Exposure to isomers of per- and polyfluoroalkyl substances increases the risk of diabetes and impairs glucose-homeostasis in Chinese adults: Isomers of C8 health project
By Mohammed Zeeshan, Yun-Ting Zhang, Shu Yu, Wen-Zhong Huang, Yang Zhou, Rajamanickam Vinothkumar, Chu Chu, Qing-Qing Li, Qi-Zhen Wu, Wan-Lin Ye, Peien Zhou, Pengxin Dong, Xiao-Wen Zeng, Li-Wen Hu, Bo-Yi Yang, Xubo Shen, Yuanzhong Zhou, and Guang-Hui Dong
June 23, 2021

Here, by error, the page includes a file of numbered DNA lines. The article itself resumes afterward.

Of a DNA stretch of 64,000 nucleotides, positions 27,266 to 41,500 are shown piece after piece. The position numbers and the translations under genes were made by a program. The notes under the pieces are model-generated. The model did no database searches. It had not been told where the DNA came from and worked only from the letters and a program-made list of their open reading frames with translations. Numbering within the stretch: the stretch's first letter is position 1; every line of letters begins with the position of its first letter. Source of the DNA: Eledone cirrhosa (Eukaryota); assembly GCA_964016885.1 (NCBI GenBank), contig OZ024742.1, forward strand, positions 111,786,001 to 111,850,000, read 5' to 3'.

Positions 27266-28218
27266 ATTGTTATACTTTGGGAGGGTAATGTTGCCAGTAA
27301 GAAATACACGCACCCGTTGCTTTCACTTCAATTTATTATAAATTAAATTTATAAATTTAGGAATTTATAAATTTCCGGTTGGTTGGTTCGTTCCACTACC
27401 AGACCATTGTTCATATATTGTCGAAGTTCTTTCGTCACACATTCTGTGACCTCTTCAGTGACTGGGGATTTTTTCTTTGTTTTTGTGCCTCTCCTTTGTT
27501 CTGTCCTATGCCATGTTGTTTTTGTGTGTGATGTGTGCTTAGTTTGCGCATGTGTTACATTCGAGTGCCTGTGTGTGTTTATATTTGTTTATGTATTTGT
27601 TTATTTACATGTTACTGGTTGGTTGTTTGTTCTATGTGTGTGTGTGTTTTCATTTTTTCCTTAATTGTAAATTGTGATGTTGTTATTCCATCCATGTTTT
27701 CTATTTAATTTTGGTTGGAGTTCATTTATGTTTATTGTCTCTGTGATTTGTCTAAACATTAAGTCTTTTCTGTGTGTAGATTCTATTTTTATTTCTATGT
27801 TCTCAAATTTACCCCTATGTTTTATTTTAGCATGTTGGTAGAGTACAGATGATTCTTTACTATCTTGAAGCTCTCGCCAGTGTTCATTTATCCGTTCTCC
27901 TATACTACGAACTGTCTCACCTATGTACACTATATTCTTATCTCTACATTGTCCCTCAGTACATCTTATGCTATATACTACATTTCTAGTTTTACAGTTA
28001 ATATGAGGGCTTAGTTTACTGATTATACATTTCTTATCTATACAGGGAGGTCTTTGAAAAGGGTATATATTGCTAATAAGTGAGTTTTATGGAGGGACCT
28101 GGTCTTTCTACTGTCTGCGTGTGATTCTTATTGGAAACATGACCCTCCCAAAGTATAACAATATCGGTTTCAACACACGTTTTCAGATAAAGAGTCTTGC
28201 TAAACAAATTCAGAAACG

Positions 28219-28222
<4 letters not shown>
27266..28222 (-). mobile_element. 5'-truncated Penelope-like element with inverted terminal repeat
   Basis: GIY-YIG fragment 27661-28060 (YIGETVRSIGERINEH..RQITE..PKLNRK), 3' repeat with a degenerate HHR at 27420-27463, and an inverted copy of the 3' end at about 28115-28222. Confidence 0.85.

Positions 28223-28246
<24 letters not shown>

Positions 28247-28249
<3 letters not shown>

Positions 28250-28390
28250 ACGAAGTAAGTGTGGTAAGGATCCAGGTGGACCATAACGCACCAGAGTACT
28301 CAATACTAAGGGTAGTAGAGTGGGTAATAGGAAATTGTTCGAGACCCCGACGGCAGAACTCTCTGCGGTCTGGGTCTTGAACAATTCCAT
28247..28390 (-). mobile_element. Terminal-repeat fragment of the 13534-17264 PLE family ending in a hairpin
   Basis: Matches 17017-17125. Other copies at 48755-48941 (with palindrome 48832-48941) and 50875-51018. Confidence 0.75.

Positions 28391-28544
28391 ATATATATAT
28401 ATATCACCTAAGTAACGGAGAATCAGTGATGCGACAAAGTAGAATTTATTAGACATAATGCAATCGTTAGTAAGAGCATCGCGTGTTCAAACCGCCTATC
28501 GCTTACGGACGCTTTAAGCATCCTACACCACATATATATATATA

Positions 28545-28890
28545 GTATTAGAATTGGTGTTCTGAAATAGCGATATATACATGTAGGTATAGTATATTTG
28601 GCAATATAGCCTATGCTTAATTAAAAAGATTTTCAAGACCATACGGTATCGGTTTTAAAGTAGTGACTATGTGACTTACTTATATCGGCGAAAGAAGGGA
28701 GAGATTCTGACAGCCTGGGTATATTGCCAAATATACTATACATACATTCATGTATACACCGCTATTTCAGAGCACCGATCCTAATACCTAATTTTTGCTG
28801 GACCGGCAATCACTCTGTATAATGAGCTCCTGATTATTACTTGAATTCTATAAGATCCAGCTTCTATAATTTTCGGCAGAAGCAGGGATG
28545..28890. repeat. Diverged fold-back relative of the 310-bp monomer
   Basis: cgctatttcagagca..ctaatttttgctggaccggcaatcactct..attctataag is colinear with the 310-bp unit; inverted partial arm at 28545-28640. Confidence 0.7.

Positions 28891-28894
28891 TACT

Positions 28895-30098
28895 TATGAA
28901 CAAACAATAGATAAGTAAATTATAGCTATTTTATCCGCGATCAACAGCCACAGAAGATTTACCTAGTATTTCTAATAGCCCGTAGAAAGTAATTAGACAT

Per- and polyfluoroalkyl substances (PFAS) exposure has been linked to diabetes, but evidence on the association of isomers of PFAS with type 2 diabetes (T2D) remains scant. This population based cross-sectional study aimed to investigate associations between serum PFAS isomers, glucose-homeostasis markers and T2D, adjusted for multiple potential confounders. We used data from "Isomers of C8 Health Project in China" from July 2015 to October 2016. A total of 10 PFAS including isomers of PFOS and PFOA were measured in serum of 1045 Chinese adults. Fasting blood glucose, fasting insulin, homeostasis model of insulin (HOMA-IR) and beta cell function (HOMA-β) were considered as markers of glucose-homeostasis. We found significant positive associations between serum PFAS isomers and glucose-homeostasis markers, namely, fasting blood glucose, fasting insulin and HOMA-IR. Per log-unit increase in branched (br)-PFOS concentration was associated with increased fasting blood glucose (β = 0.25, 95% CI: 0.18, 0.33), fasting insulin (β = 2.19, 95% CI: 1.44, 2.93) and HOMA-IR (β = 0.69, 95% CI: 0.50, 0.89). As compared to br-PFOS, linear (n)-PFOS and -PFOA showed lesser significant associations with glucose-homeostasis makers. Further, exposure to all PFAS including isomeric PFOS, PFOA and PFHxS increased the risk of T2D with br-PFOS exhibiting the highest risk (OR = 5.41, 95% CI: 3.68-7.96). The associations were stronger among women than men. In conclusion, chronic exposure to PFAS isomers was associated with impaired glucose-homeostasis and may increase the prevalence of T2D in Chinese adults. Given the ubiquity of PFAS in the environment and the public health burden of T2D, future studies are warranted to corroborate the findings.